Sometimes I get a little confused as to the stage of life I am experiencing at the moment. Each day I get up and realize I have a fabulous job working with extraordinary people who are in the different years of experience that my career in education afforded me not that long ago. Because each day is an adventure and unfolds in sometimes-unexpected ways the familiarity from my days in education, this leads me to falsely believe I am just starting out on my career path vs. another career path. And let’s not forget the greatest gift of all, Leila who is completing her first year of school this coming Thursday.
When we are at her events I am reunited with colleagues from work both in education and policing as well as the students who once graced my life with their presence as young people moving towards adulthood. I can see them as parents, learn about their career paths, meet their spouses, and watch Leila with their children. Not to mention the wonderful people that come with Leila. Her friends’ parents are entering our circle as friends. Seriously, what can be better? So you can understand why I might get confused as to where I am in the life cycle.
A while back I made reference to how Leila’s presence in my life gave me a window into the life of parenting. My lens until she came to live with me was that of primarily the lens of a child/youth, which served me well as an educator to be authentic in my advocacy for young people. Afterall I had yet to walk in the shoes in a parental role, so how would I know the experience?
Thankfully, being raised in a large extended family and as a witness of what care of family looks like, I understood the importance of family. This understanding, this value of family was and remains the highest priority for me. As to how one wants to define family, blood is one way. With an open heart and genuine care for others the family can be as inclusive as you choose to define. I leave that with you.
However my life did change and the lens underwent the greatest shift. What would I do with this new knowledge on the steepest learning curve in decades? Early this week was one example. For the first time in my life I spoke in front of a City Council committee. One of the items on the agenda was the cost of daycare. Junior Citizens Daycare, the one Leila attended before she started school was presented as a possible cost-saving measure. The question for some people is “Why is the city in the daycare business?” Good question. Many people will have a different opinion on where the city should spend the taxpayers’ money. For all the years living in Sudbury the 2 most common issues that make the media are roads and parking. What would happen if there were an opportunity for Greater Sudbury citizens to have a comprehensive list of city expenditures with the amount and brief explanation? The taxpayers could then vote on the priorities and Council could respond to wishes of the people they serve. Just putting it out there. But I digress.
Without Leila in my life would the true value of daycare be on my radar? Quite simply, no! Before I go any further, what is coming up for you when you read this question? Most of us have an opinion about daycare; who should pay for daycare? Who should be in the parenting role in the early years? Etc. Before Leila my opinion would be supportive at a distance at best, simply because I had no first hand knowledge of the importance of daycare not only for families, for all of us in the community. Not all children have equal opportunities for a myriad of reasons, so as a community are we willing to invest in the most precious resource. People have been known to put money away in the early years in an RRSP or a GIC or savings account or property or… The return on this investment is not realized until 20-30-40 years later and we do it anyway. Occasionally, we lose a bit before we gain and we don’t pull everything out. We know in the long term we will come out ahead. The children who attend daycares are a worthwhile investment.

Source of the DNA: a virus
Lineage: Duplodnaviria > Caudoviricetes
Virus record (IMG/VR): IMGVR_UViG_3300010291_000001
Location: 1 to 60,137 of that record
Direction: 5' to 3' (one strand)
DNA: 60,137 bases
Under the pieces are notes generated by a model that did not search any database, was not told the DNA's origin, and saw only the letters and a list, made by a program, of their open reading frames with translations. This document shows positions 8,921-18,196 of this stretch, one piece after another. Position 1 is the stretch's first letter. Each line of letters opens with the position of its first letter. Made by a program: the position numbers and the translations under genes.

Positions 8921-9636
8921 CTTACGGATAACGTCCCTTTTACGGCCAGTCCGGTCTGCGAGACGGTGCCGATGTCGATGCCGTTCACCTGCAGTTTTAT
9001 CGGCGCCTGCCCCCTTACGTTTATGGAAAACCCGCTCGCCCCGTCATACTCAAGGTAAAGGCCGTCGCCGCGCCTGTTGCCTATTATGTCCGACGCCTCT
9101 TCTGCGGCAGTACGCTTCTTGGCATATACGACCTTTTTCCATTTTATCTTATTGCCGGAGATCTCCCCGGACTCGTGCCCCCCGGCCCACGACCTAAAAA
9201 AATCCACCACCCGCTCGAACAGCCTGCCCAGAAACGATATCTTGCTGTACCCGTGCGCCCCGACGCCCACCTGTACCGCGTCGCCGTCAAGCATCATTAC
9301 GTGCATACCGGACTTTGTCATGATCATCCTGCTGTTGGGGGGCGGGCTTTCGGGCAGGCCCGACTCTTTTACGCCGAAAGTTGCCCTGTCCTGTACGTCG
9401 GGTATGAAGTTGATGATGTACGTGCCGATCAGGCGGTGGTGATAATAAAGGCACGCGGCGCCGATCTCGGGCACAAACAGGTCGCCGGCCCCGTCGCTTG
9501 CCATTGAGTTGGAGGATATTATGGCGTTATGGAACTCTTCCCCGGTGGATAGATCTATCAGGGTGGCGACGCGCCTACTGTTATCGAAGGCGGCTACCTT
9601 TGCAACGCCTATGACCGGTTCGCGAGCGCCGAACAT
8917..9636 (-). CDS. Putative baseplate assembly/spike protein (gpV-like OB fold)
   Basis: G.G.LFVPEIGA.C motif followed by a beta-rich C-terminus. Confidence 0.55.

Leila’s experience at Junior Citizen prepared her for school. At two she could spell her name, before she entered JK she could print her name, recognize the alphabet and some numbers, and began her speaking a few words in French. More importantly, she moved from a timid child to a leader and helper. Her friends came from diverse backgrounds culturally, economically, and socially. They learned to build healthy relationships, problem-solve, and have a safe place to be children to do what children should be doing – simply have fun, be kids.
As new person in the role of parent, the staff of Junior Citizens was my teacher, my sounding board, and my support system. The parents of Leila’s friends became friends and invited us into their homes. What does this have to do with the question of daycare? Each of us has experienced risk and protective factors. If you are reading this most likely your resiliency kicked in and your life looks like success to many.
Not all people are blessed with high levels of resiliency, and for some who are their lives could still be in turmoil not of their doing because of their individual situation. If we don’t provide healthy alternatives in the early years, we will pay in the later years through social assistance, the judicial system, the health system, the education system, and the economic system. I am going to put this out there; each of you reading this has experienced setbacks in your life, yet you moved forward. You didn’t move forward on your own, who was there for you? And if life continues, you will experience more setbacks. The foundation you built over the years will give you the strength and courage to move forward again. From the beginning we look to others, depend on others to help us to grow so one day we can be in a position to step into the role. At this time in history what are the best options to ensure each child has the opportunity to succeed and to contribute?